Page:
2. Low Oxygen Levels: Warmer water holds less dissolved oxygen, which is essential for fish survival. In hot weather, water can become oxygen-depleted, making it harder for trout to breathe and affecting their vitality.
  3. Altered Feeding Patterns: Hot weather can disrupt the feeding patterns of trout. They may become less willing to chase after flies or lures due to reduced energy levels caused by warmer water.
  4. Nocturnal Feeding: During heatwaves, trout might become more active during the cooler hours of early morning and late evening. Nocturnal feeding can offer anglers better chances of success.
  5. Increased Predation Risk: Elevated water temperatures can make trout more susceptible to predators, as their reduced speed and weakened state make them easier targets.
  6. Holding in Cooler Water: Trout will often seek out areas with cooler water, such as springs, tributaries, and tailwaters of dams, to find refuge from the heat. Anglers can focus their efforts in these areas.
  7. Catch and Release Concerns: Catching and releasing trout in hot weather can increase their stress levels and mortality rates due to the added stress of warm water conditions.
  8. Insect Activity: Hot weather can influence insect hatches, impacting the availability of natural food sources for trout. Anglers may need to adjust their fly choices to match the altered insect activity.
  9. Fishery Closures: In extreme cases, fishery management agencies might impose temporary closures to protect stressed fish populations from additional stress during heatwaves.

Where To Trout Fish During Hot Weather?

Other than flying to the southern hemisphere, for some winter fishing. There are a few options that remain viable for trout fishing even in hot weather.

High mountain lakes and streams

Higher elevations, such as mountain lakes are excellent options to fish in hot weather with water temperatures typically 10 to 20 degrees Fahrenheit (5.5 to 11 degrees Celsius) cooler than their lower elevation counterparts. The higher above sea level the cooler it becomes. This is why some mountain lakes still have ice even in June.
So, mountain lakes are a good way to escape the heat and catch some trout on even the hottest days.

Spring creeks are a consistent temperature year-round.

The next option is to fish spring creeks. Spring creeks get their water from aquifers that are nearly always cold. This means spring creeks can be a lot cooler than freestone rivers even in the same areas.

Spring creeks typically maintain temperatures several degrees cooler than freestone rivers. Spring creeks, sourced from underground springs, often have temperatures ranging from the mid-40s to low 50s Fahrenheit (7-12°C), while freestone rivers relying on surface runoff can reach the mid-50s to 60s Fahrenheit (12-20°C) or higher.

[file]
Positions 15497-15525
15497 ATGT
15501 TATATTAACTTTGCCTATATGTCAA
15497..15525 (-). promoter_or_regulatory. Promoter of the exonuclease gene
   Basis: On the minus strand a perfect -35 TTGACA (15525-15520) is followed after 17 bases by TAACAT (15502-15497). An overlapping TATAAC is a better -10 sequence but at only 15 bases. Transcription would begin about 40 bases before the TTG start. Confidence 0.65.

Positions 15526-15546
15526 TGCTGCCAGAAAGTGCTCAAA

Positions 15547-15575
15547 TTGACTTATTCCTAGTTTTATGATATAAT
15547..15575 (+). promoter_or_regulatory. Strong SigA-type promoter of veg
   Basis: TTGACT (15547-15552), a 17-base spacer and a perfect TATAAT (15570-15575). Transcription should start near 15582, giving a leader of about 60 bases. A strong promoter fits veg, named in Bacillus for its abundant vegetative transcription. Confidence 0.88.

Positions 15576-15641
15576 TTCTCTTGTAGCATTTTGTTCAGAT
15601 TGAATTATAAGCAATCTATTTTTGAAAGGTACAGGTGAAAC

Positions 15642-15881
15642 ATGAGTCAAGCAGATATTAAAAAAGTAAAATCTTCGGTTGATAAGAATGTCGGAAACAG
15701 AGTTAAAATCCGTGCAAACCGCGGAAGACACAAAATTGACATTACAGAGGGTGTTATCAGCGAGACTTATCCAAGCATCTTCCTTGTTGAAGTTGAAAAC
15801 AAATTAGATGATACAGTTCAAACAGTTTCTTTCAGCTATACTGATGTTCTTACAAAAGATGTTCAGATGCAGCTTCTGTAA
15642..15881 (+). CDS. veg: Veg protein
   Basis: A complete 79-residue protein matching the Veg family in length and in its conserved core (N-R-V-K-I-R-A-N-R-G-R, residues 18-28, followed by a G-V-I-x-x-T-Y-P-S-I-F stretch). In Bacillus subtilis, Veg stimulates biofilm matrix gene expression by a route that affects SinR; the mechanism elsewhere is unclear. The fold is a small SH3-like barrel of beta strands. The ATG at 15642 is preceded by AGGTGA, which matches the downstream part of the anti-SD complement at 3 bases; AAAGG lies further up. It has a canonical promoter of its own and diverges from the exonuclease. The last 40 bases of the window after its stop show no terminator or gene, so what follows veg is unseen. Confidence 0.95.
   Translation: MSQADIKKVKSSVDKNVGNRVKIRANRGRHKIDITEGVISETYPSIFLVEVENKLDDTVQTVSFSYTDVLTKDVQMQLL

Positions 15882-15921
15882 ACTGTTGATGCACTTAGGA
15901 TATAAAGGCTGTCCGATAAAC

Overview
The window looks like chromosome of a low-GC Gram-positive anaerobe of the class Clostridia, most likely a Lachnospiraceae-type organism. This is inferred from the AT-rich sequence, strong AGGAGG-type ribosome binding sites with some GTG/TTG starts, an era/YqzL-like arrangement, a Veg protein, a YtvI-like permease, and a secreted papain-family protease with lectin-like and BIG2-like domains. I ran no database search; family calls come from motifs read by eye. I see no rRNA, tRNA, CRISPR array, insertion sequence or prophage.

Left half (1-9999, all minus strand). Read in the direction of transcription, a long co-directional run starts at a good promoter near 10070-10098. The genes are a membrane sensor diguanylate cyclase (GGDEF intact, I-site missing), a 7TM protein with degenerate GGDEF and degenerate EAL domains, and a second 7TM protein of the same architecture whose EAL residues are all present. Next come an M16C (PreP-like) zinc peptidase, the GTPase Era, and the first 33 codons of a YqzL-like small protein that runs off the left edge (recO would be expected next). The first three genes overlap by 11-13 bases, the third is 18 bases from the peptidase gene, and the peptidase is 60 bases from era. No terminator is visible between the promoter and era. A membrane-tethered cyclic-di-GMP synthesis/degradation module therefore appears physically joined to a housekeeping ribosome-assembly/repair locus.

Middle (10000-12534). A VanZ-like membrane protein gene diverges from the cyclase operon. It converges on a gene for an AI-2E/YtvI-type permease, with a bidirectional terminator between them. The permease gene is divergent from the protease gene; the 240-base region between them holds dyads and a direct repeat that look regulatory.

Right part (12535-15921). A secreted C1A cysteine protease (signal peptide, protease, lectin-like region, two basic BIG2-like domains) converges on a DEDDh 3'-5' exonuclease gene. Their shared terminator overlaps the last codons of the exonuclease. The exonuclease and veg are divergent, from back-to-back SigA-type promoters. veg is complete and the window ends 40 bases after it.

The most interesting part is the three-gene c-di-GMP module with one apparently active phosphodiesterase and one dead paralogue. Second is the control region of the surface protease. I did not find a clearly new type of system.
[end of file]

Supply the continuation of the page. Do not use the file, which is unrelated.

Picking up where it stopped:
This temperature difference of around 10 degrees Fahrenheit (5.5 degrees Celsius) on average makes spring creeks appealing to cold-water fish like trout, providing a consistently cooler habitat even during hot periods.

While the water temperature in spring creeks might be cool. The air surrounding them can be hot and humid. Bring water, and dress appropriately for the temperatures. Wearing waders in such temperatures is just asking for heatstroke.

Water temperature of a spring creek throughout a heatwave. The average temperature was about 15c or 59f.
Water temperature of a nearby freestone river, during a heatwave. The red lines mark the stress point and the lethal temperature for brown trout. The average water temperature was about 20.5c or 69f

Tailwaters – surprisingly cool weather even in hot climates

Tailwaters, the sections of rivers downstream from dams or reservoirs, can remain fishable even during periods of hot weather. Tailwaters are often 10 to 20 degrees Fahrenheit (5.5 to 11 degrees Celsius) cooler than those in freestone rivers.

Water released from the reservoir’s depths typically hovers around 50°F (10°C), a stark contrast to the warmer surface waters experienced in freestone rivers during the late summer.

Tailwaters operate as thermal havens, providing trout with a constant and cool habitat that proves indispensable for their survival amid the extremities of heatwaves. This affect can be so great that worthwhile trout fisheries have been established in areas generally considered to be too warm for trout fishing, such as the Center Hill Dam tailwater in Tennesse or the San Juan River downstream of the Navajo Dam in New Mexico.

What to do with trapped trout in drying rivers?

I quite often come across trout trapped in isolated pools as their river dries. If you come across such fish it is a good idea to inform your local fisheries department.

Sometimes they have resources that allow them to capture and relocate fish caught in drying rivers. I have also assisted in a few relocations myself. It is a very good feeling saving wild fish from nearly certain death.

2 thoughts on “How to catch trout in hot weather”

  1. So does the clear cutting and resorts. Clear cutting leads to errossion, lack of water retention. Then the mess left behind in pipes leads to fuel and drier area’s for fires to break out. Then if that isn’t enough in my area the water is almost given away to bottling companies to export and sell for huge profit.

    • Good points.

      In my area, clear cutting, followed by a winter downpour resulted in several feet of mud and branches burying several of my local spawning streams. It is so destructive.

      30 years ago, those streams were amazing little fisheries. Now they are not worth the effort.